This concept contains two instances of paradox. The first is that relativity begins to affect time in completely different ways, depending on the perspective you choose. The second is the fact that travel at speeds greater than that of light cannot follow the same rules of relativity as speed up to that point.

I  hypothesize two possible explanations for this: the first possibility is that light speed is actually is an absolute barrier, and for more reasons than we realize. I still have no idea why the universe would behave this way, or if the scientific community has any theories. It seems completely arbitrary, but if I have learned one thing, it is that God does not do arbitrary, so there must be a reason. The second possibility, both less likely and cooler to think about, is that once the speed of light is exceeded, you begin interacting with the fifth dimension. I might be able to cook up some ideas on how that would work, but right now I think this post is long enough, and has been long enough in coming, plus it’s getting pretty late, and my this topic hurts my brain at my best.

What do you guys think?

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Some More Thoughts on Relativity

I admit it, I’m a terrible blogger. At least I am when life happens. Which it kind of always does. Otherwise, I, you know, wouldn’t have one. But if I can’t keep up with a consistent posting schedule, the least I can do is follow up on a promised post. Unfortunately I haven’t done any of the math-work on the promised Special Relativity post (I’ve had enough school to do without calculating a new definition of motion), but I can update you on my discoveries about General Relativity.

As I mentioned in my last post (over two months ago…), I had a chance to talk to Korean physicist Min Seong Lee about my ideas on relativity, and what he had to say enlightened me in a few ways, both positive and negative.

First, it turns out that the problem I found in relativity is actually only a problem in the oversimplification of the theory that is used to explain it to high schoolers. To recap, my problem with the theory was that a simple warp in space time would cause particles to curve in observed space, but not at all in the way we see gravity behaving, and it would never accelerate a particle from a stationary position relative to the space-time. To solve this problem, I proposed that instead of mass warping space-time, space-time moves towards mass. What Min Seong pointed out to me is that, while a particle may be stationary relative to the three dimensions of space, no particle is ever stationary relative to time. Time is always flowing, providing the moving dimension that I proposed was necessary to create motion within space. I am still not sure entirely how this works, even though he showed me an equation that demonstrated how moving time acceleration (or if I did, I have forgotten my understanding in the months it has taken me to get this written down).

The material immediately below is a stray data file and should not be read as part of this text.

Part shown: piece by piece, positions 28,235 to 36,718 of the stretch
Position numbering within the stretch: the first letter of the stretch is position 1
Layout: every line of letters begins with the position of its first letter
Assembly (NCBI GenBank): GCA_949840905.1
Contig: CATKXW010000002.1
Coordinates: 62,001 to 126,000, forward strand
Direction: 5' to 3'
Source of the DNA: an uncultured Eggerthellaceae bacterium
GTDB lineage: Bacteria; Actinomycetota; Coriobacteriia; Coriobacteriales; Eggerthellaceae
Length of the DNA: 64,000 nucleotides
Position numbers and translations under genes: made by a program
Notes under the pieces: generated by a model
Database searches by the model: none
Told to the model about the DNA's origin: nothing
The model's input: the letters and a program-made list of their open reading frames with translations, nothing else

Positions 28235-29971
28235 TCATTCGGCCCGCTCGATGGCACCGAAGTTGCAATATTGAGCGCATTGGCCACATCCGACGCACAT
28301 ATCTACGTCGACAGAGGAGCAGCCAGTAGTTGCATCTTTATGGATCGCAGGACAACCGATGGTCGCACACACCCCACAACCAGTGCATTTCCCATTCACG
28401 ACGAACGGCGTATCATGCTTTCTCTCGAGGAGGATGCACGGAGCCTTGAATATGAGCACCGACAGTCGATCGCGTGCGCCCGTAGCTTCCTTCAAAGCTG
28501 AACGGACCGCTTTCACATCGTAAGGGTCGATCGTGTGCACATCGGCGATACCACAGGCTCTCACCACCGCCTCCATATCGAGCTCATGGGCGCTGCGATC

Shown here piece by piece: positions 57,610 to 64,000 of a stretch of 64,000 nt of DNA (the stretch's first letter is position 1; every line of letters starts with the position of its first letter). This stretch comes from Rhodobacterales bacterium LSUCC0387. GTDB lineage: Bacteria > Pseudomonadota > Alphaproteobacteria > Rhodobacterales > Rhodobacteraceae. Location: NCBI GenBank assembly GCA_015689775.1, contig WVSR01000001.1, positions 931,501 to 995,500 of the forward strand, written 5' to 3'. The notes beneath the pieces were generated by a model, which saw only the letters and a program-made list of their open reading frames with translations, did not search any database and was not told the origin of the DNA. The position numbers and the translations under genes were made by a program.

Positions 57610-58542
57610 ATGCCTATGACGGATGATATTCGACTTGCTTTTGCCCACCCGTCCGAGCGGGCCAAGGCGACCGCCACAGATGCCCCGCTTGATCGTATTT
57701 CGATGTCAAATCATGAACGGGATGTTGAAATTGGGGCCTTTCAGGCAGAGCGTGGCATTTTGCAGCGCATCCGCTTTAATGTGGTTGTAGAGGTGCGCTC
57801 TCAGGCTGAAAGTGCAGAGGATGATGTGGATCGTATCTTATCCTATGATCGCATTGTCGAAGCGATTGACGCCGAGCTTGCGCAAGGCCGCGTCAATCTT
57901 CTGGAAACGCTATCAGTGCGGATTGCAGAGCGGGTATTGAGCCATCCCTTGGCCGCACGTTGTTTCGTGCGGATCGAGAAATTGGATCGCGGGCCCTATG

Now, the happy part of this is that, because of the moving time aspect and some of the math involved, my idea is basically just another way to say what already existed in the theory, so while I wasn’t the first to come up with this idea (though maybe the first to state it the way I did), my idea was, in fact, correct (or at least mostly so). While I may be merely following in the footsteps of minds greater than mine, it is still exciting to follow their footsteps with my own mind, rather than getting pushed along the path in a stroller. Textbooks are great for learning things, and I would never have been able to discover what I have without the foundation they gave me, but there is nothing like discovering cool science stuff for yourself.